What’s the first thing that comes to mind when I mention comfort food?
I’ll read you on this one: pho, falafel, chili, ice cream, mac and cheese. Getting warm?
While I can identify with you on all counts (it warms my heart to think of chili) my answer is none of the above.
I absolutely adore Italian. I will crave a hot bowl of pasta above nearly all else from now until the end of time.
My family was also in wont of the sweet allure of ravioli and tagliatelle so we branched from our normal Mercato comfort zone. A departure for us creatures of habit but it does pay to freshen up our dining choices from time to time. In this case, we went to Osteria La Bottiglia on bridge run night. Oh speaking of which, I nabbed an awesome shot of the bridge that my friend brushed up a touch on photo shop. Behold!
Despite the fact that the Cooper River Bridge Run may or may not have been a total disaster this year, it doesn’t take away from the absolutely gorgeous scenery encountered along the way. Or the delicious food eaten later.
Speaking of food, I have gotten mildly off topic. Most people carbo-load pre bridge. I, on the other hand, decided I wanted pasta after the bridge run, only after I got my pork fix.
Maybe some of you recall the blowing of my mind last year when I encountered Porchetta. A refresher:
Yup. Osteria had it on the menu the other night too.
Oh. Emm. Eff. Gee. A traditional Central Italian street food, porchetta consists of a pig being deboned, reassembled with multiple layers of fat and meat, stuffed with herbs and spices including (but not limited to) rosemary, garlic, and fennel, that is then rolled, spitted, and roasted. The result is the most delicious, moist, flavorful, decadent, ridiculous, over-the-top, unbelievable piece or pork you have ever tasted. Bar none. I promise you. It is literally insane to think about how much work goes into making this pork product; it makes curing bacon look like a walk in the park. If you have never tried porchetta before I highly recommend you research it a little to find where you can purchase it. While surprisingly rare in the Southeast, it is well worth the extra effort. Oh, and the salad was good too.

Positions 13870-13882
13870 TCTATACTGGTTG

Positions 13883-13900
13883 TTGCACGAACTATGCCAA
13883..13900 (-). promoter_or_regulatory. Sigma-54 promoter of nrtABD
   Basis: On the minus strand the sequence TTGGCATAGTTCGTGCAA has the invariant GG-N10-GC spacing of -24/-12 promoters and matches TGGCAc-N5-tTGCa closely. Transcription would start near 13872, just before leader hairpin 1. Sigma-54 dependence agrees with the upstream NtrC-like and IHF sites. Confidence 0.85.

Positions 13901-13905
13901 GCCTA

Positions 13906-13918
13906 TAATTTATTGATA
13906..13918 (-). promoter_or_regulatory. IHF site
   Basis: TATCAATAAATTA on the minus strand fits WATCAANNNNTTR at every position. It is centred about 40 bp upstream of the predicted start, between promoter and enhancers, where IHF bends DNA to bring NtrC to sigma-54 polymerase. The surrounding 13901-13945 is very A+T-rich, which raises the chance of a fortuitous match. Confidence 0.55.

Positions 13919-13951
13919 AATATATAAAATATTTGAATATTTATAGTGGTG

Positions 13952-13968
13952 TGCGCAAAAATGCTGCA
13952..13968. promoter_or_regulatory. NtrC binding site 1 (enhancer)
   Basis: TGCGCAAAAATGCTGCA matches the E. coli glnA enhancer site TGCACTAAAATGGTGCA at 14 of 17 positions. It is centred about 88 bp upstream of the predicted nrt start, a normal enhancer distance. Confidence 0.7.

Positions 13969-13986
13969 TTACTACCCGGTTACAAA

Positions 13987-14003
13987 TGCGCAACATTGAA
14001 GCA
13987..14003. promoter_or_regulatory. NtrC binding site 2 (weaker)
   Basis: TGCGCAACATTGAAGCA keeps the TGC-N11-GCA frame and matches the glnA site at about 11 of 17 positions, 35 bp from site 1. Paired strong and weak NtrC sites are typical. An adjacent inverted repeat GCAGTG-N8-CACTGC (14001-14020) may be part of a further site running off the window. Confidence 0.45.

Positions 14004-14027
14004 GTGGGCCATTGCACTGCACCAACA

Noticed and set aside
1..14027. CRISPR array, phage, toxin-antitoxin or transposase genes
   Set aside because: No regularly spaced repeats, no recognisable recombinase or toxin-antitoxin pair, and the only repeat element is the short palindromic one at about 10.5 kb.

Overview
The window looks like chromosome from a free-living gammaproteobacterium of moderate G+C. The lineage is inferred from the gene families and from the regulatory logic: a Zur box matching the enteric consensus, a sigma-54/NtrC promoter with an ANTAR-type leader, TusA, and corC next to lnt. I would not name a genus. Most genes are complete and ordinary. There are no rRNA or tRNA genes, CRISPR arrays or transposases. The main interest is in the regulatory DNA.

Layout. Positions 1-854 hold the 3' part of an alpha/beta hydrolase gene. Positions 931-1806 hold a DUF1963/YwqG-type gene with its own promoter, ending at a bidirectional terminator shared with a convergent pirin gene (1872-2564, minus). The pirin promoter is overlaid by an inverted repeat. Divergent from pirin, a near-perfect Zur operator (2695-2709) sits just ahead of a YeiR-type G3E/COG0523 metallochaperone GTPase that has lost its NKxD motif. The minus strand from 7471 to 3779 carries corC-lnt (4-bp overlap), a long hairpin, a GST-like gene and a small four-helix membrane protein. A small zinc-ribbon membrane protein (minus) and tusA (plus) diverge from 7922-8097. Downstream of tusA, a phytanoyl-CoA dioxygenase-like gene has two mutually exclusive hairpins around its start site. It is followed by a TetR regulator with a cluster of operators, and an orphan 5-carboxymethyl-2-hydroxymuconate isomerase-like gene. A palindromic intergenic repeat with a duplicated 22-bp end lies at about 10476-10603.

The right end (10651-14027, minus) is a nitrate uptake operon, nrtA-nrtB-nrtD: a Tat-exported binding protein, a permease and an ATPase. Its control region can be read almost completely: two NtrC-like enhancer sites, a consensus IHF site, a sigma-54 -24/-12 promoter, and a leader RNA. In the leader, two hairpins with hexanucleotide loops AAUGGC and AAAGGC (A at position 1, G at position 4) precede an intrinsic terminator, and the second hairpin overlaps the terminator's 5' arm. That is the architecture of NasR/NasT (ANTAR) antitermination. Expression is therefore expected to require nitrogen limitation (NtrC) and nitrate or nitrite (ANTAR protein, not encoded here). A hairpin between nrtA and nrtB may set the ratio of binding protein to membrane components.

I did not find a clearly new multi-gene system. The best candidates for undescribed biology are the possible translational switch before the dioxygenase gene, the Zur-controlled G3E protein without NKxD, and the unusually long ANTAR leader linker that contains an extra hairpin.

Fava bean and ricotta salad with toasted almonds. A fresh, light summer salad with a delicious fresh Italian theme. For the life of me, I don’t understand why so many people hear the phrase “Italian food” and associate it with heavy gut-bomb cuisine. Do me a favor, read any Giada de Laurentiis cookbook and tell me if you find one recipe that makes you feel so heavy you’ll be sick and have to take a nap after. Bean salad is a delicious way to enjoy spring and summer greens without feeling incredibly full prior to your entree.
This salad truly takes the cake. Delicious fresh mozzarella, roasted peppers, aged balsamic, fresh basil; this puppy has it all. As far as caprese salads go in Charleston, this is right up there with the best of them, if not the absolute best one. Gorgeous presentation without being too pretentious for what it is. A knockout that pleases both the eyes and the mouth.
I have been to Osteria just a handful of times since they’ve opened. I would say of those 4 times, I have ordered this dish 3 times. It is legitimately crave-worthy. I tried one time to get something else and actually I succeeded in ordering another menu item. While equally delicious (it was Osso Bucco, I mean COME ON how can it not be amazing), it just could not hold the proverbial candle to the duck confit with pasta. This entire dish is so sublimely successful in flavors, execution, and presentation that it has easily become one of my favorite Italian dishes anywhere, and not just Charleston.
On a side note, remember Mistral, the country French place formerly perched at South Market Street? I’m sure anyone who’s been in Charleston over 5 years recalls hearing jovial dixieland tunes spilling out of their front entrance on any given night. If you’re like me and miss specifically the music of Mistral, you’re in luck. On Wednesdays, Osteria plays host to that exact same band and their upbeat, fun brand of music. It is definitely worth grabbing a glass of wine or a fantastic pasta dish at the bar to hear the talented musicians wail on banjos and trombones.
Osteria is a delicious, inexpensive neighborhood haunt that is worth a try if you remember how fantastic Il Cortile used to be. Whether you want to forge a new path or replicate a delicious Italian memory all without putting a sizable dent in your wallet, I recommend doing so at this adorable eatery.